Convention Paper 5573

16:30 h
L6 Binaural Cue Coding Applied to Stereo and Multichannel Audio CompressionChristof Faller, Frank Baumgarte, Agere Systems, Murray Hill, NJ, USA

Binaural Cue Coding (BCC) is an efficient representation for spatial audio that can be applied to stereo and multi-channel audio compression. Conventional mono audio coders are enhanced with BCC for coding of stereo and multi-channel audio signals. There is only a relatively small overhead in bit rate for encoding stereo and multi-channel audio signals compared to the bit rate of the mono audio coder alone. The presented implementations have low complexity and are suitable for real-time applications. Results from subjective tests suggest that the proposed scheme provides better audio quality for encoding of stereo audio signals than conventional perceptual transform audio coders for a wide range of bitrates.
Convention Paper 5574

17:00 h
L7 Why Binaural Cue Coding is Better Than Intensity Stereo CodingFrank Baumgarte, Christof Faller, Agere Systems, Murray Hill, NJ, USA

Intensity Stereo Coding (ISC) is a joint-channel audio coding tool that is part of the ISO/MPEG standards. ISC can introduce severe distortions if applied to full bandwidth or to audio signals with a dynamic or wide spatial image. In contrast, Binaural Cue Coding (BCC) is a systematic approach for representing auditory spatial cues which includes ISC as a subset. BCC is independent of the time/frequency resolution used by the coder, thus it can be optimized for spatial image reproduction. Subjective listening tests confirm that ISC is significantly compromised by an inappropriate time/frequency resolution and that BCC has superior quality and robustness.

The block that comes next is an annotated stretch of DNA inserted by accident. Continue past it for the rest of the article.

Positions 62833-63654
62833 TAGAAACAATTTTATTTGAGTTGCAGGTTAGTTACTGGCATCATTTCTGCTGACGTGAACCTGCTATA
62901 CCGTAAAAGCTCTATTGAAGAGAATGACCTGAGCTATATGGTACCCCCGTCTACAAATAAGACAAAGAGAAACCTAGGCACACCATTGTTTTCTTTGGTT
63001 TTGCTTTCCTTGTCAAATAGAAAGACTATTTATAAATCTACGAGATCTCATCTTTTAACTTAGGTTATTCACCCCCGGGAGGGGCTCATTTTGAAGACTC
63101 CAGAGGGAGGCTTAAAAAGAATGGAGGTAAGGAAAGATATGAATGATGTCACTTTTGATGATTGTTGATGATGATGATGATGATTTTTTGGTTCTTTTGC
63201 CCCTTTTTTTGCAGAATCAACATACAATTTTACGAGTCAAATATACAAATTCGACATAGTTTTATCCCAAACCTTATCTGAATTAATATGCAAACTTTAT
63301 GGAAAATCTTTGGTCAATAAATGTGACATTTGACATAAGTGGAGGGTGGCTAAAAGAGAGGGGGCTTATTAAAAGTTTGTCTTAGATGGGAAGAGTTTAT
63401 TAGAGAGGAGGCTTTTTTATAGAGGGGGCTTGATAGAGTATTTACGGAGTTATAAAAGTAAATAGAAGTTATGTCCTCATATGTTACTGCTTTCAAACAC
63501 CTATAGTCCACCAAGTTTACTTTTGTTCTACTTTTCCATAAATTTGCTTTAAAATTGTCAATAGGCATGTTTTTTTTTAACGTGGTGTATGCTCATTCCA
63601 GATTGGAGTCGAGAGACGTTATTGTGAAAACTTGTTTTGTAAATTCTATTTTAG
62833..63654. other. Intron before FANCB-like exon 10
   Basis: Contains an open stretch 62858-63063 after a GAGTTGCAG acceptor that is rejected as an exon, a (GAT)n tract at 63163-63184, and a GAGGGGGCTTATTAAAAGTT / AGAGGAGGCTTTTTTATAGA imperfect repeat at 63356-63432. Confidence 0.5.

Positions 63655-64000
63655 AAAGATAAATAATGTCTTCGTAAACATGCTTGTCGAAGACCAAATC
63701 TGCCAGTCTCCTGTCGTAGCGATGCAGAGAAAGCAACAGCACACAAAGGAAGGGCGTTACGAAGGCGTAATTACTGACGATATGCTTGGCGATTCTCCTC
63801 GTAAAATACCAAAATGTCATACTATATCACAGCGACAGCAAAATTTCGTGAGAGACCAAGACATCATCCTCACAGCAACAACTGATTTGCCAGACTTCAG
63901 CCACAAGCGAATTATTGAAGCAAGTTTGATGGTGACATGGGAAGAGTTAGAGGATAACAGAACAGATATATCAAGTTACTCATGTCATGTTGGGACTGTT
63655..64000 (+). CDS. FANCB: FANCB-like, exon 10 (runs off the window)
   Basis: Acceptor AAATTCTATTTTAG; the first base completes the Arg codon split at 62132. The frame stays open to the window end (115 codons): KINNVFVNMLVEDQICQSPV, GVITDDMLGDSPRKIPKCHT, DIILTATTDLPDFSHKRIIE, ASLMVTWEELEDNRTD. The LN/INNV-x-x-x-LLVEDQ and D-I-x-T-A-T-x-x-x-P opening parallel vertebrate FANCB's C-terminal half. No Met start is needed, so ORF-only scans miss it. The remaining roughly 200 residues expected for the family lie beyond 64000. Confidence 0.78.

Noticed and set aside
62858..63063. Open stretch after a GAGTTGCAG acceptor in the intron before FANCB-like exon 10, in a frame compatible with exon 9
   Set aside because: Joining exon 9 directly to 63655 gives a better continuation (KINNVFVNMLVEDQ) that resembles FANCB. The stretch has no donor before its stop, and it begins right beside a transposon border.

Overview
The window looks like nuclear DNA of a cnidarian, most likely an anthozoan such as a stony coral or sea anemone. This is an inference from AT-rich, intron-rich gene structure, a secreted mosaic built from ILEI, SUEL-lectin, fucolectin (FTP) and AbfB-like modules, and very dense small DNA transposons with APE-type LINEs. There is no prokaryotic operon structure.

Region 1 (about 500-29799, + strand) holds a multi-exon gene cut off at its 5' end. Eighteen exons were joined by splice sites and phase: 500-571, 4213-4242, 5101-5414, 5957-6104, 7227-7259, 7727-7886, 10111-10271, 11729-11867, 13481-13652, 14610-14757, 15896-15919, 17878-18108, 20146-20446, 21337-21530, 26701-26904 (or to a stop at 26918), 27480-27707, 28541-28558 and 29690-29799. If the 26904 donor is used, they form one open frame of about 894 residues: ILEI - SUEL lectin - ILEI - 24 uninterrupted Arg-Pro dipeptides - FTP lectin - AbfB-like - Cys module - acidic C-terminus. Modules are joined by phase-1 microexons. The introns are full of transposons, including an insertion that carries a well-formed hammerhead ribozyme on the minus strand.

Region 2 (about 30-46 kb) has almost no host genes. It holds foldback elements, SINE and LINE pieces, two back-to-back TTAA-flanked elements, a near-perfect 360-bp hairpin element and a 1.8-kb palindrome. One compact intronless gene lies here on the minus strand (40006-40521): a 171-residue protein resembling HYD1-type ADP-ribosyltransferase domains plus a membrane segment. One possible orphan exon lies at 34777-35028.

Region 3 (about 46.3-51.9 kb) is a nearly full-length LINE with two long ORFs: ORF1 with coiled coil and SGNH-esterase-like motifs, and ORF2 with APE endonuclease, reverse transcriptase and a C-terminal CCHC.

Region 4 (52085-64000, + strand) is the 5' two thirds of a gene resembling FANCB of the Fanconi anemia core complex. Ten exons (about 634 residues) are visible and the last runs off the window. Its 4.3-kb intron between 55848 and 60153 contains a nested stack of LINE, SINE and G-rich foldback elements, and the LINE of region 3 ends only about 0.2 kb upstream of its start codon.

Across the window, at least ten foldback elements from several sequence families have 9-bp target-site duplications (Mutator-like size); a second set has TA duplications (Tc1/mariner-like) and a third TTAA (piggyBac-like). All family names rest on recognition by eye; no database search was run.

Convention Paper 5575

17:30 h
L8 Analyzing Decompressed Audio with the “Inverse Decoder” - Toward an Operative Algorithm Sascha Moehrs1, Jürgen Herre1, Ralf Geiger2 - 1Fraunhofer Institute for Integrated Circuits, Erlangen, Germany; 2Fraunhofer Institute for Integrated Circuits, Ilmenau, Germany

Perceptual audio coding of high quality audio signals is nowadays widely used. To reproduce the audio data, the bitstream is expanded into an uncompressed audio format by the decoding algorithm. As shown previously, it is feasible to recover the encoding compression parameters from the decoded audio signal and even translate a decoded audio signal back into its original bitstream representation. This technique is referred to as “inverse decoding” and has several interesting applications, including tandem-resistant re-encoding of audio signals. The paper illustrates practical results obtained by the first working implementation of an “Inverse Decoder” based on the popular MP3 coder. The performance of the algorithm is evaluated in terms of reconstruction precision and computational complexity. Finally, algorithmic issues are discussed.
Convention Paper 5576